Lautenberg becomes the fourth senator this year to announce that they won't run for re-election in 2014. Fellow Democratic senators Jay Rockefeller of West Virginia and Tom Harkin of Iowa last month announced they would retire from the Senate instead of making bids for re-election next year, as did Republican Saxby Chambliss of Georgia.
Other senators considered potential 2014 retirees are Democrats Carl Levin of Michigan and Tim Johnson of South Dakota, as well as Republicans Thad Cochran of Mississippi and Mike Enzi of Wyoming.
Lautenberg's seat is one of 21 around the country which Democrats are defending next year. They currently hold 53 votes in the chamber and two independent Senators regularly vote with the Democrats.
Sen. Michael Bennet, D-Colorado and chairman of the Democratic Senatorial Campaign Committee, wrote in a statement that he appreciated that "Lautenberg has made an early decision, giving us the time we need to get behind a strong Democratic candidate. We're confident that next November we will elect a new Democratic senator who will carry on Frank Lautenberg's proud tradition of fighting for New Jersey."
"I've been privileged to see firsthand Frank Lautenberg's incredible commitment to the people of New Jersey and the health and well being of all Americans," Bennet wrote. "He is a tireless and dedicated legislator and he will be greatly missed by his colleagues and constituents."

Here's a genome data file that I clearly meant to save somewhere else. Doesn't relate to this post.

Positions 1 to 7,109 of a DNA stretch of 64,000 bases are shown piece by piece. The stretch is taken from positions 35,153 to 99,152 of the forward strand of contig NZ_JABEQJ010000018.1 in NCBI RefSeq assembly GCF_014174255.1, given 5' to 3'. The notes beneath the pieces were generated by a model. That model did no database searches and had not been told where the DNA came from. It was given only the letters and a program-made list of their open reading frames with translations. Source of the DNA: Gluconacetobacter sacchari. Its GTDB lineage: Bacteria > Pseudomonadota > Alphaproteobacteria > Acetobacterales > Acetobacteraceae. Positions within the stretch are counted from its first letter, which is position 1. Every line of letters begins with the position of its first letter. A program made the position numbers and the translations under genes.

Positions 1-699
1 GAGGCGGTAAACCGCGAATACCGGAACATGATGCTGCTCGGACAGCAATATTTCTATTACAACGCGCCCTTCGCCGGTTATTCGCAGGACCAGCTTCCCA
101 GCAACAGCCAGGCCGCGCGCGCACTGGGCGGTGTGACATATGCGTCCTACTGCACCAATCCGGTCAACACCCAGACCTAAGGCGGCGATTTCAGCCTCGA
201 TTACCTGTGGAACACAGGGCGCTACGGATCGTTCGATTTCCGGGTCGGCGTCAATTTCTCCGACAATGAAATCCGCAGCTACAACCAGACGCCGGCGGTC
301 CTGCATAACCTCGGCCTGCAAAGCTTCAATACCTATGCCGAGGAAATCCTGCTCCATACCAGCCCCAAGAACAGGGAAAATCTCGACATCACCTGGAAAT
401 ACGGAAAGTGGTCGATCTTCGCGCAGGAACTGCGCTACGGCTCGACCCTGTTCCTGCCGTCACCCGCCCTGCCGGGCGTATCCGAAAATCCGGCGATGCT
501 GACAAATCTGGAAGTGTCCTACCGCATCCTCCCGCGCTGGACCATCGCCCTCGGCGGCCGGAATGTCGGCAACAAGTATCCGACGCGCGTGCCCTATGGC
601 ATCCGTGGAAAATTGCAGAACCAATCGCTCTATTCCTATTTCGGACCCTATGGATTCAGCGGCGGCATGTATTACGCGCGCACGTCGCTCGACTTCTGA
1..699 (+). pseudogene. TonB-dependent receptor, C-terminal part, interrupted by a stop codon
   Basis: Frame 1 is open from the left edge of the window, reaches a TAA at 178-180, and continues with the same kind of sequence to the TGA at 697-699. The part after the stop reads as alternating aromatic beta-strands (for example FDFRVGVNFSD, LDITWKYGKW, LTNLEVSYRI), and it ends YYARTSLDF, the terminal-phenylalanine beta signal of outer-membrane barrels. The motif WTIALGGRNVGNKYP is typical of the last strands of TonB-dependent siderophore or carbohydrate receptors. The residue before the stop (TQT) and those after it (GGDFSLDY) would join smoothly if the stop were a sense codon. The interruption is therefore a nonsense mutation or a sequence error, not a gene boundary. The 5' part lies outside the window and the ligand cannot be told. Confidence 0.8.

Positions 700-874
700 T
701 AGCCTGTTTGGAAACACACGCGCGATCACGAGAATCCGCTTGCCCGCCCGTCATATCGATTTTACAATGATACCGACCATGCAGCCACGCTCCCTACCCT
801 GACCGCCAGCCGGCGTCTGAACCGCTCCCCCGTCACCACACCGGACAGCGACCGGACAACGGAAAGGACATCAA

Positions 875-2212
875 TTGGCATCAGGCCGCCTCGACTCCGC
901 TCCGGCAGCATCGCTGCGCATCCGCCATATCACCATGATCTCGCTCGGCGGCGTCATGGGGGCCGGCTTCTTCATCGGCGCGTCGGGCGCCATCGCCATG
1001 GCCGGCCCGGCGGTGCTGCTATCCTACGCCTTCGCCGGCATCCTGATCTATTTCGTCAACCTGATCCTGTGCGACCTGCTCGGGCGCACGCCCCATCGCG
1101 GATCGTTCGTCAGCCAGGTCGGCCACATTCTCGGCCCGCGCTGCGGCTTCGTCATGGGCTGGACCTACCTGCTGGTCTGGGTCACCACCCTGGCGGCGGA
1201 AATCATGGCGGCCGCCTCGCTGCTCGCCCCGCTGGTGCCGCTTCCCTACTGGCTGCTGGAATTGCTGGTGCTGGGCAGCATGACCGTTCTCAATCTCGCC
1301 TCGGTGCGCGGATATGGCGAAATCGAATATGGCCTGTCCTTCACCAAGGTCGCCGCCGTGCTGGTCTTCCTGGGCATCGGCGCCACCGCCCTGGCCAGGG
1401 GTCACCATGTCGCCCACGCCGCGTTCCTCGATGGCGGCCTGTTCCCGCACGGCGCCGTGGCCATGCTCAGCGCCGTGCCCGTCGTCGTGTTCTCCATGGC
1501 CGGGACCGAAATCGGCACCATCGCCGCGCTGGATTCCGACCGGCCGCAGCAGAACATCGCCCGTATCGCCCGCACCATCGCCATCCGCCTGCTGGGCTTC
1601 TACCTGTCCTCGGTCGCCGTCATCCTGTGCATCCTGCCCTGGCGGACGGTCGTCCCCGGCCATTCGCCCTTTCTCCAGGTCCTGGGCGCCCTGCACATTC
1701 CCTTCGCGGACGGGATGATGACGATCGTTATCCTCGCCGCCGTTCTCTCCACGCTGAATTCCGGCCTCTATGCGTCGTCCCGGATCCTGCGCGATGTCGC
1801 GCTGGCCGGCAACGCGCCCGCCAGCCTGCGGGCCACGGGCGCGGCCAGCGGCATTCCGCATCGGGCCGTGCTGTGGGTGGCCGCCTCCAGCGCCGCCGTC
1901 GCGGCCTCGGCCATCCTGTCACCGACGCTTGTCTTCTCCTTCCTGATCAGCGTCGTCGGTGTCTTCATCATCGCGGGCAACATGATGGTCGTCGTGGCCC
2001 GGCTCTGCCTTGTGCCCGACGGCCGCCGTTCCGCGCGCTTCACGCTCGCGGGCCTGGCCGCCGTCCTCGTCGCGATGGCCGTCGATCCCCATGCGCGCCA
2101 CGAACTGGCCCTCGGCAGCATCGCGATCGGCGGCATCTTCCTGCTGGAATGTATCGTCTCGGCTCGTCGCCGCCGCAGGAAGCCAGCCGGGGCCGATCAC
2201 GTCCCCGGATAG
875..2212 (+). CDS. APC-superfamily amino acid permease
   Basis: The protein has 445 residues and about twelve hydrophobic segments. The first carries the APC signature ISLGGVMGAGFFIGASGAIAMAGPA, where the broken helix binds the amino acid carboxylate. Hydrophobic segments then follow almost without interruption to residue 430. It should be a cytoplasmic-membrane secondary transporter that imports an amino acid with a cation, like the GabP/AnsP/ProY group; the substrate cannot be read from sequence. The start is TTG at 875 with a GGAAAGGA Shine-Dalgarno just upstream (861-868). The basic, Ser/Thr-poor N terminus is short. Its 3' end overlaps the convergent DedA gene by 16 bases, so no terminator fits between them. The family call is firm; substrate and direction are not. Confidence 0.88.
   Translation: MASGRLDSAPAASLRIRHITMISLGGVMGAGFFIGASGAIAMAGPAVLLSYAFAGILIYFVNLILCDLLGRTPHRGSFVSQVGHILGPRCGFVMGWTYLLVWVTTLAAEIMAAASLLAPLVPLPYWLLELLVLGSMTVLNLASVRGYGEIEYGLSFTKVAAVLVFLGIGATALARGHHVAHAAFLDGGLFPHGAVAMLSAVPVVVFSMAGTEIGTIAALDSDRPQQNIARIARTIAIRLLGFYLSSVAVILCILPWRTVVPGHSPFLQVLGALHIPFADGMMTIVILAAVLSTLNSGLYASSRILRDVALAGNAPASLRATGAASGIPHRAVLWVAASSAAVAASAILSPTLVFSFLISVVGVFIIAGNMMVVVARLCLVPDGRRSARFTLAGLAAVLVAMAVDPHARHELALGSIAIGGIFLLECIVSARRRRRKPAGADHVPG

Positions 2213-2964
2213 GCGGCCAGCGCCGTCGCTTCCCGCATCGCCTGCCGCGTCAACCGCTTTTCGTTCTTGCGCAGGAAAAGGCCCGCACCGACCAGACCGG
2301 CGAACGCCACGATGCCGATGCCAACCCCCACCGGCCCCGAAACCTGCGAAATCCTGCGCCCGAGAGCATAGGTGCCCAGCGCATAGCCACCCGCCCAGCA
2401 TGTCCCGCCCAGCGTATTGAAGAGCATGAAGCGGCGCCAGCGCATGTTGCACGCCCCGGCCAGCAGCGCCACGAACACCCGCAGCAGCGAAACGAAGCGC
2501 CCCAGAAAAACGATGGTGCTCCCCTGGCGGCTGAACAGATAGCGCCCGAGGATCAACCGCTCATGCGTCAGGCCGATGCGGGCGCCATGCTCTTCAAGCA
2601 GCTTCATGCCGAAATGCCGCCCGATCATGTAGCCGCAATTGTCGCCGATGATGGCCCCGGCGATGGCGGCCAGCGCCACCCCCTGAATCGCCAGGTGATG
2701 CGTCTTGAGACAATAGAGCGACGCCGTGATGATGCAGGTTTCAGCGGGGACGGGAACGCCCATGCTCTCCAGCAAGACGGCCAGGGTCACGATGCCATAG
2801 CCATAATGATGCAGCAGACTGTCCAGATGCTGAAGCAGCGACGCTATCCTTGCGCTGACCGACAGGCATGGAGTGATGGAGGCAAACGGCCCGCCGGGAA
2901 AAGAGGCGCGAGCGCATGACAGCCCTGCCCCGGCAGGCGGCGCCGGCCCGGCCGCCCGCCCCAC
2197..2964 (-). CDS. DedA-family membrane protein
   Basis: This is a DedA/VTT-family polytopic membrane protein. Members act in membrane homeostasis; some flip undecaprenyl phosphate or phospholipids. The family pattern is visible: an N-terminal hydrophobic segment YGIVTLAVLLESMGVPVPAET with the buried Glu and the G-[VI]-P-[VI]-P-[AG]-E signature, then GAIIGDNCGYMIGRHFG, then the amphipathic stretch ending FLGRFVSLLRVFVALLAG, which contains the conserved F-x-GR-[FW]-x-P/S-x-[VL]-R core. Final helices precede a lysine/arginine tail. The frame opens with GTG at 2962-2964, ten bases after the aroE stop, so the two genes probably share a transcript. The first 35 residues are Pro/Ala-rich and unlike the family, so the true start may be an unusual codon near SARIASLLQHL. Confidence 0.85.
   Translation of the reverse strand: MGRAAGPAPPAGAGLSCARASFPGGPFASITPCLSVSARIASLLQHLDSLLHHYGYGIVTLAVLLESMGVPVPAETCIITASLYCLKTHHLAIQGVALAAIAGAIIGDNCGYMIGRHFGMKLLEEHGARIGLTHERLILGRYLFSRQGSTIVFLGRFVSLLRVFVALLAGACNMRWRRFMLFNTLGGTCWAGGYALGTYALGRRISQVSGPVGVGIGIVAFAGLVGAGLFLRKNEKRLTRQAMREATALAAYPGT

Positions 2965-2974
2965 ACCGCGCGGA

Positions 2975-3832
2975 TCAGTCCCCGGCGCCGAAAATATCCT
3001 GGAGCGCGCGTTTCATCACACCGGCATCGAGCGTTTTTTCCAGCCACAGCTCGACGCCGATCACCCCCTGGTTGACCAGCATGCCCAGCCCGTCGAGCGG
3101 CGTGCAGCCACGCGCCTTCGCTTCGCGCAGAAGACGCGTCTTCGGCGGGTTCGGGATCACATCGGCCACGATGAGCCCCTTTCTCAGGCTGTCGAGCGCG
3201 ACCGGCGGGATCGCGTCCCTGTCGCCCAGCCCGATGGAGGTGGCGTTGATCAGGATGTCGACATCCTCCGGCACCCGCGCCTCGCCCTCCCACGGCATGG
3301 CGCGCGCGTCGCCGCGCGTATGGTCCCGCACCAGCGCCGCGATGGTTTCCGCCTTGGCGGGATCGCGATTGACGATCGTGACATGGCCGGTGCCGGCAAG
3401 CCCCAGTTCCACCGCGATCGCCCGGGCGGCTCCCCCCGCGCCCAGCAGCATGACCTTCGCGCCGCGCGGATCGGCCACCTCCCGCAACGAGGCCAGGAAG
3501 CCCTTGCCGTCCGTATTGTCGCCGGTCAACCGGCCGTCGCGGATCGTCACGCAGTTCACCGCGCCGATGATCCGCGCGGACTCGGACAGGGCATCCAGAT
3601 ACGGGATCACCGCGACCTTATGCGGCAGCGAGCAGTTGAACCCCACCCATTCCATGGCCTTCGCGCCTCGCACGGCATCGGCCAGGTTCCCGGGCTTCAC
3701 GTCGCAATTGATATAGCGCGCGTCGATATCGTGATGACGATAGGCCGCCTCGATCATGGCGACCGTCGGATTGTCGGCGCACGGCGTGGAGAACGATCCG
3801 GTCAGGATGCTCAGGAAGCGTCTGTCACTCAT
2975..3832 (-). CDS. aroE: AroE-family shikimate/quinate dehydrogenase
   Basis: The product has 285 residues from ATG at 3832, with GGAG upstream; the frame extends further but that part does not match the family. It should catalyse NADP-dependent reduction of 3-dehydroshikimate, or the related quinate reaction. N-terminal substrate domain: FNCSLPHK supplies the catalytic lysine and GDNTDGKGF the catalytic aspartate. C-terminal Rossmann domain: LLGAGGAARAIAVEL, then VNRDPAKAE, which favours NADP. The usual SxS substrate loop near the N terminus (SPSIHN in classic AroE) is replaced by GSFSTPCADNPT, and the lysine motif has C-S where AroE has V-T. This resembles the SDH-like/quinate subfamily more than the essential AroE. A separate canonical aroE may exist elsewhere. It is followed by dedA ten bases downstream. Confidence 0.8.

Lautenberg was first elected to the Senate in 1982 and was re-elected twice. He did not seek re-election in 2000 when his third term expired, but was recruited to run again two years later after Democratic Sen. Robert Torricelli quit his re-election bid weeks before the polls opened among charges of ethical issues. Lautenberg won that race and was then re-elected in 2008.
"In case you weren't aware, I'm not standing for re-election in 2014. But I'm praying that something goes wrong--and I have to be," Lautenberg said Friday in a veiled joke about the situation that got him back in the Senate 10 years ago.
Lautenberg is the last remaining veteran of World War II to serve in the Senate and was a member of the United States Army Signal Corps from 1942-1946, according to his biography. In his retirement speech Friday, he credited the GI Bill for his education at Columbia University in New York.
He currently serves on the powerful appropriations committee, as well as on the environment and commerce committees in the Senate.
Chris Christie, New Jersey's Republican governor, praised Lautenberg in a statement Thursday that also pointed out where they disagreed.
"Frank Lautenberg and I have had our differences through the years, but I've always respected him for his tenacity, devotion to the people of New Jersey and his love for and commitment to public service. I will always be grateful for his doggedness in fighting with me and the delegation to ensure congressional passage of an aid package after Hurricane Sandy that is delivering necessary assistance to our residents," said Christie.
In his remarks Friday, Lautenberg left a parting message to the young people in the room.
"This is a country where dreams are possible. You're looking at it," he said. "We see it all the time, and we have to continue to provide that incentive."